Several studies have pinpointed mitochondrial-dependent apoptosis and generation of ROS as major effectors in the mechanism of action of HePC [48, 49]. We measured superoxide accumulation with the fluorescent dye MitoSox (indicative of ROS levels in the mitochondria) under low pH and high temperature, and showed that transgenic parasites overexpressing HSPA9B are more susceptible to oxidative stress damage (Fig. 6b). This result may support one of the potential functions of HSPA9B: the underexpression of HSPA9B in the HePC resistant lines generated in our laboratory partially protects the cells against drug-induced oxidative stress. Furthermore, it is well known that L. donovani promastigotes resistant to HePC usually exhibit different metabolic adaptations leading to protection against oxidative stress [49]. In this regard we performed 2D-DIGE analysis of enriched mitochondrial proteins from HSPA9B overexpressing promastigotes and control cells (Fig. 7). S-adenosylmethionine syntethase is downregulated (0.461-fold change) in transgenic lines and from this we may infer that the levels of its substrate, AdoMet, part of the trans-sulfuration pathway, may also be affected. Changes in AdoMet production have been identified in drug resistant Leishmania and a correlation with oxidative stress has been established [49]. The second protein identified in our comparative proteomics analysis (Fig. 7) is a mitochondrial peroxiredoxin, mTXNPx, upregulated in transgenic lines. Remarkably, Teixeira et al. have shown that mTXNPx functions as a temperature-sensitive cochaperone in L. infantum [50]. In this study it was demonstrated that mTXNPx prevents protein aggregation in Leishmania promastigotes under temperature of 37 °C. Briefly, the change in temperature activates the chaperone function of mTXNPx causing it to bind to client unfolded proteins to prevent them from forming cytotoxic aggregates. These client proteins can then be reactivated by members of the HSP70 system. We hypothesize that HSP9AC overexpression leads to an overexpression of mTXNPx and as a result cells are more protected from environmental stress that includes changes in temperature and pH. It would be interesting in future studies to reveal the potential interaction of HSPA9B and mTXNPx, along with other members of the mitochondrial chaperone network.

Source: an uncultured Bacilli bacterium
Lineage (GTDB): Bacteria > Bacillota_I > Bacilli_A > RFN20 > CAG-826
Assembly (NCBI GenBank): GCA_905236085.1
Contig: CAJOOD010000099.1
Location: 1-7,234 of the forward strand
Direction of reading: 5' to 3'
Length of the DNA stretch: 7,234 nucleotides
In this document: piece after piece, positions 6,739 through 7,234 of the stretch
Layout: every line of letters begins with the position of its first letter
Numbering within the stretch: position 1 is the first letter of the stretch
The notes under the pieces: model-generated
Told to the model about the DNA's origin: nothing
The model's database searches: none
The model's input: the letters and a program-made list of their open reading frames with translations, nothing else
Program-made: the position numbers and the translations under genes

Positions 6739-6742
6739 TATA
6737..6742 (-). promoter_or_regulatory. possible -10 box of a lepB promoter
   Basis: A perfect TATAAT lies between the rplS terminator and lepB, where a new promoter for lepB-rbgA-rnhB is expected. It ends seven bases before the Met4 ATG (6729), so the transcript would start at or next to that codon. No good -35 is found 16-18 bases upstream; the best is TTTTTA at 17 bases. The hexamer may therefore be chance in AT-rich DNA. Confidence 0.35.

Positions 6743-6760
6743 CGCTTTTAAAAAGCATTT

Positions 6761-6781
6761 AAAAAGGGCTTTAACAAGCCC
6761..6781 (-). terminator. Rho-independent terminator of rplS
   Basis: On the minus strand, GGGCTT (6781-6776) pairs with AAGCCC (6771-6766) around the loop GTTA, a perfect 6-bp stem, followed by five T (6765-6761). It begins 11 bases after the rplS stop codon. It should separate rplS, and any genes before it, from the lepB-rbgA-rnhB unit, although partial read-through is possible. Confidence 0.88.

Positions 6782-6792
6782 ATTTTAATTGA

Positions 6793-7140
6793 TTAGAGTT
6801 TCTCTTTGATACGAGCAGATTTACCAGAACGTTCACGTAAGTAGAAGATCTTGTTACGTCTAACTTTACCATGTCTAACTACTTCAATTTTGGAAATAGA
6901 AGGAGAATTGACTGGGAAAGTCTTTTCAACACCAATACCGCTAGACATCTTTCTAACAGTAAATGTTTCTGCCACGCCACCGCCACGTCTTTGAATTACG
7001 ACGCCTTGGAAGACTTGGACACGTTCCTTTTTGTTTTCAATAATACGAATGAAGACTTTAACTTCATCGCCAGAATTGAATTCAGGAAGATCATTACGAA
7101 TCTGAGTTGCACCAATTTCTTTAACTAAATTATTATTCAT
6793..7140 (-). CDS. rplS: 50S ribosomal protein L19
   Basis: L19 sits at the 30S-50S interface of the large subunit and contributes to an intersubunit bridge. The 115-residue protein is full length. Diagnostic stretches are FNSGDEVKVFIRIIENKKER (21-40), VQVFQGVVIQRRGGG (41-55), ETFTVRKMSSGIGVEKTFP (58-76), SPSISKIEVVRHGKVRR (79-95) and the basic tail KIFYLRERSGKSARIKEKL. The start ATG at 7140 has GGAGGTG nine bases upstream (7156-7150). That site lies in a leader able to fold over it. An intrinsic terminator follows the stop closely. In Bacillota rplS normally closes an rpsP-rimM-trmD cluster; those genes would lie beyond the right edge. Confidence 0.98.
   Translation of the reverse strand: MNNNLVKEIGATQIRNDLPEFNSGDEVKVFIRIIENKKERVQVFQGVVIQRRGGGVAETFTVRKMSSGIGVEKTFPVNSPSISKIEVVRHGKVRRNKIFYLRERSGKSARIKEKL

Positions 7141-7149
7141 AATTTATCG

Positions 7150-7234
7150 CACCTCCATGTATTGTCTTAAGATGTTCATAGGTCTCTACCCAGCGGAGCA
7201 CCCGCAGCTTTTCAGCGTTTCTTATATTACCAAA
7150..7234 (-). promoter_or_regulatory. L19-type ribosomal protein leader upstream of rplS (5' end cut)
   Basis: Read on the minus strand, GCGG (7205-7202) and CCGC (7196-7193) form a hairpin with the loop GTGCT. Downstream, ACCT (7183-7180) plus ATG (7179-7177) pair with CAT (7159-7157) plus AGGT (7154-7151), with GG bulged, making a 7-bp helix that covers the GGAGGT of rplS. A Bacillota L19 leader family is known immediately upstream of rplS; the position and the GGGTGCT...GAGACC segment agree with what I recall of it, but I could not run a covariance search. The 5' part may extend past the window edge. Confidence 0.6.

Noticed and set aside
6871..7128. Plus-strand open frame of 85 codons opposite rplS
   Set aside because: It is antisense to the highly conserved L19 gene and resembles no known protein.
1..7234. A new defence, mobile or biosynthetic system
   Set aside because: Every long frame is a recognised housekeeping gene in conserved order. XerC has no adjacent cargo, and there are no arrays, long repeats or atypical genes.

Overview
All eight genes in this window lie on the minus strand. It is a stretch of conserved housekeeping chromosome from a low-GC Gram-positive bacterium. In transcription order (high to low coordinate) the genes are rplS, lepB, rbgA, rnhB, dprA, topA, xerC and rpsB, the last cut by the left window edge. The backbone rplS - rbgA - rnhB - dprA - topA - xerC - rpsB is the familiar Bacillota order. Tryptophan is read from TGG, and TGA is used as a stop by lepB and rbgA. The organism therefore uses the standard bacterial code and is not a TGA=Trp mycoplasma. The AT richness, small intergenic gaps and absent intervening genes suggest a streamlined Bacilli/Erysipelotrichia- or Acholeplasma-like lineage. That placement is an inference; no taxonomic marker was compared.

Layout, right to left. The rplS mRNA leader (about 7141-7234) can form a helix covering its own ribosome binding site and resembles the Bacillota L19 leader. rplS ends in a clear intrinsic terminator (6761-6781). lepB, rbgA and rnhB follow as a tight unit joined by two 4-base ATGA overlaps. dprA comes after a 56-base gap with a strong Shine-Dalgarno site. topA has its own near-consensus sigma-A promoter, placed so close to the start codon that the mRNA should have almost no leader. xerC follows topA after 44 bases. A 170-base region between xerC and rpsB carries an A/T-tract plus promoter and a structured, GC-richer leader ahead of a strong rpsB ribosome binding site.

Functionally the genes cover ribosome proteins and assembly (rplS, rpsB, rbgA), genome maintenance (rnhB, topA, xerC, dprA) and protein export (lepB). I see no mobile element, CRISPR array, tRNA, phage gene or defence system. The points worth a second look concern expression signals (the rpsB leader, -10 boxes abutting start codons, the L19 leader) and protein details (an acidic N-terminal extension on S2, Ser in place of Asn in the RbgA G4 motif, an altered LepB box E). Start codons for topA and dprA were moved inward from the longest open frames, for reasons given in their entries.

Conclusions

Experimental resistance to HePC is not yet fully understood. We have used in this study quantitative in-gel proteomics to compare HePC-resistant and sensitive L. donovani lines previously generated and have identified a mitochondrial HSPA9B. The role of HSPA9B in HePC resistance is evidenced by a gain-of-function approach and mutagenesis analysis. Interestingly, we have also revealed some of the fundamental roles of HSPA9B in the biology of Leishmania such as its implication in environmental and oxidative stress. Overall, our findings are relevant for current and future antileishmanial chemotherapy strategies.

Abbreviations

2D-DIGE: 

Two-dimensional fluorescence difference gel electrophoresis